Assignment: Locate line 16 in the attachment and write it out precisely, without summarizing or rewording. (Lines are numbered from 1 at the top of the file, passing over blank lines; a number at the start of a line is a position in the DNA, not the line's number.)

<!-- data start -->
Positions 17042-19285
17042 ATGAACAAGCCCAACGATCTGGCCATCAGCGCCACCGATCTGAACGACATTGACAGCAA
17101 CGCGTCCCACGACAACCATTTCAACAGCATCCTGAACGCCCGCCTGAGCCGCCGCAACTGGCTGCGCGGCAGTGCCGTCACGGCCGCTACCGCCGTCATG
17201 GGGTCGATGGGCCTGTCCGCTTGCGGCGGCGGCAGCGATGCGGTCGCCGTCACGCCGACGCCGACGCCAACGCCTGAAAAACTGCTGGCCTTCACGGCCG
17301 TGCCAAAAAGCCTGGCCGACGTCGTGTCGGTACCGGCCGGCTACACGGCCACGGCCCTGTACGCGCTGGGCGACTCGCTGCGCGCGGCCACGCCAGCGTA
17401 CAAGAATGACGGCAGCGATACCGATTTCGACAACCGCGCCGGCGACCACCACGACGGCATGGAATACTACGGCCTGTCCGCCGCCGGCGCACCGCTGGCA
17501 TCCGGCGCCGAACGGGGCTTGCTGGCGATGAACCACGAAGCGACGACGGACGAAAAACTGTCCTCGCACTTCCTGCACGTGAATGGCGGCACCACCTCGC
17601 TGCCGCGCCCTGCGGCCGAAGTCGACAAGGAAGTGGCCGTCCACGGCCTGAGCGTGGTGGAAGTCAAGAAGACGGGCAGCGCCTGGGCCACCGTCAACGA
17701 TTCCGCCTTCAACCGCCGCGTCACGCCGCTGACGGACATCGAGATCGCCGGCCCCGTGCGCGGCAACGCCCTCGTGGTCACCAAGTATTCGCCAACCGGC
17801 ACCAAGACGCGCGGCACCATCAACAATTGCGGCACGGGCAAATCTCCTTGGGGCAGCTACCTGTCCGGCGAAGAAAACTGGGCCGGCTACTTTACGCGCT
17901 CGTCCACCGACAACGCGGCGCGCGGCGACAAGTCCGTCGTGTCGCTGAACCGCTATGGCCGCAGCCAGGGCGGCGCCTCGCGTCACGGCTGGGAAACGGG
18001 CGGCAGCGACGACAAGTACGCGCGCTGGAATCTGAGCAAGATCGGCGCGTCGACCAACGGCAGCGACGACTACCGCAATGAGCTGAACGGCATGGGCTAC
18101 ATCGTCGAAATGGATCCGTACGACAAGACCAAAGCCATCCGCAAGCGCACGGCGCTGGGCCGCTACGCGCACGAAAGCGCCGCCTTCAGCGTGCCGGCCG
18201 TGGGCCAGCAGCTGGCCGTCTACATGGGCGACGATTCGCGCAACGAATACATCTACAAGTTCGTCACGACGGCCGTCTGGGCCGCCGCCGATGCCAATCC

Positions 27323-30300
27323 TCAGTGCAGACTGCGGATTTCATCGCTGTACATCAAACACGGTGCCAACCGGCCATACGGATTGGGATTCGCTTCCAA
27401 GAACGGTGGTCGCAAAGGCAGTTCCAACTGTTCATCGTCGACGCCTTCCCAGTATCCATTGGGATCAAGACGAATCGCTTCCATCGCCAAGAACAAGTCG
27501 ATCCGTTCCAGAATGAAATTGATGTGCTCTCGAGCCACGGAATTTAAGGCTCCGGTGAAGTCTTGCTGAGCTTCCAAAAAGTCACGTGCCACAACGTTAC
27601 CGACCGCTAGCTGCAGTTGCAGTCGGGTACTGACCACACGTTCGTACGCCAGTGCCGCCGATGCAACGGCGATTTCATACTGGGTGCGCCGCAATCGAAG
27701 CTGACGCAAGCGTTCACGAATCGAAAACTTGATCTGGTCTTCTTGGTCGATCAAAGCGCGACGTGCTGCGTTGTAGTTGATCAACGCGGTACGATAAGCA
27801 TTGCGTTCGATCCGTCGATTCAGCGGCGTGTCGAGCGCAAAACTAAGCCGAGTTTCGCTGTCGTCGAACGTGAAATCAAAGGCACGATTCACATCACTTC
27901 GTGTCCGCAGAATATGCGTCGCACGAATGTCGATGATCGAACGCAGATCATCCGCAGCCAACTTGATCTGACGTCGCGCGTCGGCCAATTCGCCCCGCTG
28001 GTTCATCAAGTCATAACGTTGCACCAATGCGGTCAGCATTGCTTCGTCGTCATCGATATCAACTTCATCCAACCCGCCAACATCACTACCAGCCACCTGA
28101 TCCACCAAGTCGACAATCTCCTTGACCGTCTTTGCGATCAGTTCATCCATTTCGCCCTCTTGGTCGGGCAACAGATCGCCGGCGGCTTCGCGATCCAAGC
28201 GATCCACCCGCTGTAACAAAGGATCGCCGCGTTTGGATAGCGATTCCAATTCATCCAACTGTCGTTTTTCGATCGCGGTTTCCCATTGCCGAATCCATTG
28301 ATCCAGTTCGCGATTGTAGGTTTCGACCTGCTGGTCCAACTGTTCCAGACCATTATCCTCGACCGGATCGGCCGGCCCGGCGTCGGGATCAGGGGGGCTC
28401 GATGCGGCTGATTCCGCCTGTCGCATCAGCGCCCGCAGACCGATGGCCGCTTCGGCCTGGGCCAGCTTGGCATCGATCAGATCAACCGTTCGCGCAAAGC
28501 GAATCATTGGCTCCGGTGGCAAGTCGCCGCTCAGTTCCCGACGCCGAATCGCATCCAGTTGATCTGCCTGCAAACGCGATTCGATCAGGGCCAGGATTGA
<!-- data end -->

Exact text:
27323 TCAGTGCAGACTGCGGATTTCATCGCTGTACATCAAACACGGTGCCAACCGGCCATACGGATTGGGATTCGCTTCCAA